171113barber (586x800)

3. Squeezing my entire body through the head of a tennis racket. It’s impossible. I’ve tried a million times. That doesn’t mean I’m giving up, I’ve just got to study a few more Chinese circus children before I try again.

171113hairykrishna (511x800)

But if asked what skill I can claim an aptitude for, I would not hesitate to point out that I possess a great sense of direction.

That is, unless I’ve programmed my car’s satellite with an address, or I’ve handed a map to my mother.

For this particular journey, I mistakenly did both.

As is usual for this time of year, I headed northward toward the big city lights to attend my annual writers’ conference and hoped that I should walk away inspired, incisive, but not in a fog as to how much work I would have in front of me once I got home.

Also, as is usual, I brought my mother along—not only for the company, but because her birthday always falls within this week. And as my father feels that recognizing birthdays is a surefire way to spoil the people you love or live with, leading them into a false sense of security, I’ve taken it on as my duty to make sure my mom gets to have a dinner out once a year that doesn’t get ordered at a counter.

This year, I thought we’d see a film before heading to the restaurant. After listening to nearly a dozen NPR programs, interviewing everyone from the director down to the steadicam operator, I was wholly keyed up to see the film Twelve Years a Slave. I felt it was a hugely important film, and even though I usually lose out during the voting round when suggesting we view a story that could be classified as political, controversial, or requiring the skills of a second language to truly understand its nuance, I thought my mom would find kinship with the hero because he too was a violinist, and string players just understand one another like no one else can. It might have something to do with inhaling too much rosin while preparing your bow hair, but that’s just a stab in the dark.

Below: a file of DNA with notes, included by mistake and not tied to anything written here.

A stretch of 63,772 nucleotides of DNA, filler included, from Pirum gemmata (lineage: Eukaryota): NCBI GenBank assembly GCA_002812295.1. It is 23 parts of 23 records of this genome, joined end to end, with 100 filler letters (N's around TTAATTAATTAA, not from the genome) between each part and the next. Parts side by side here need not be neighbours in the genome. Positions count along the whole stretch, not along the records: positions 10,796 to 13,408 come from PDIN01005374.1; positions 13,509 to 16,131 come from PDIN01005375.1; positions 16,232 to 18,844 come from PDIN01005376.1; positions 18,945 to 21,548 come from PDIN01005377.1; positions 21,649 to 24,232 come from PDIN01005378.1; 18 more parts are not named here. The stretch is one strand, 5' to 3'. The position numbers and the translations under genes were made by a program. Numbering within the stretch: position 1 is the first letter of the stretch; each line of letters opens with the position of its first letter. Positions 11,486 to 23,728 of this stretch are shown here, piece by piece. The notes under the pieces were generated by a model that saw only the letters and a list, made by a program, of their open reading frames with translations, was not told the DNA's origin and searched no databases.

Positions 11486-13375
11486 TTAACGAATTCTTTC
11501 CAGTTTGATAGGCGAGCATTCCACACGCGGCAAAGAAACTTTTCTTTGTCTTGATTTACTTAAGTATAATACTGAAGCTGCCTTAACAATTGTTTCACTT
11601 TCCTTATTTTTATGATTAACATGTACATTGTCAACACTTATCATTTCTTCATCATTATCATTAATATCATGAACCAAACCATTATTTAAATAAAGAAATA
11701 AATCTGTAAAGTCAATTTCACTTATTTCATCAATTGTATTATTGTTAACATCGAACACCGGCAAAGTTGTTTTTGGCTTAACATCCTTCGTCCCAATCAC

It’s taken me a while, but I now know better than to program my car’s sat nav because after initially feeling the thrill of having it installed in a car of mine around a dozen years ago, I soon came to realize that it was full of bugs. And I’m not referring to the kind I wrote about two weeks ago.

171113wonkybugs (800x723)

These are the wonky bugs that require attention from a team of computer programmers. Surely they’d look at my car’s software—supposedly teamed up with one of our Earth’s satellites—glance at the jumbled stream of letters, numbers and characters within the code, and then sit back to laugh in their chairs because they’d soon recognize what I have: my operating system is overwhelmingly archaic and probably manufactured by Toys R Us. It doesn’t matter what I program into the device at the beginning of the drive, because according to my GPS map, my destination is always in the middle of a lake.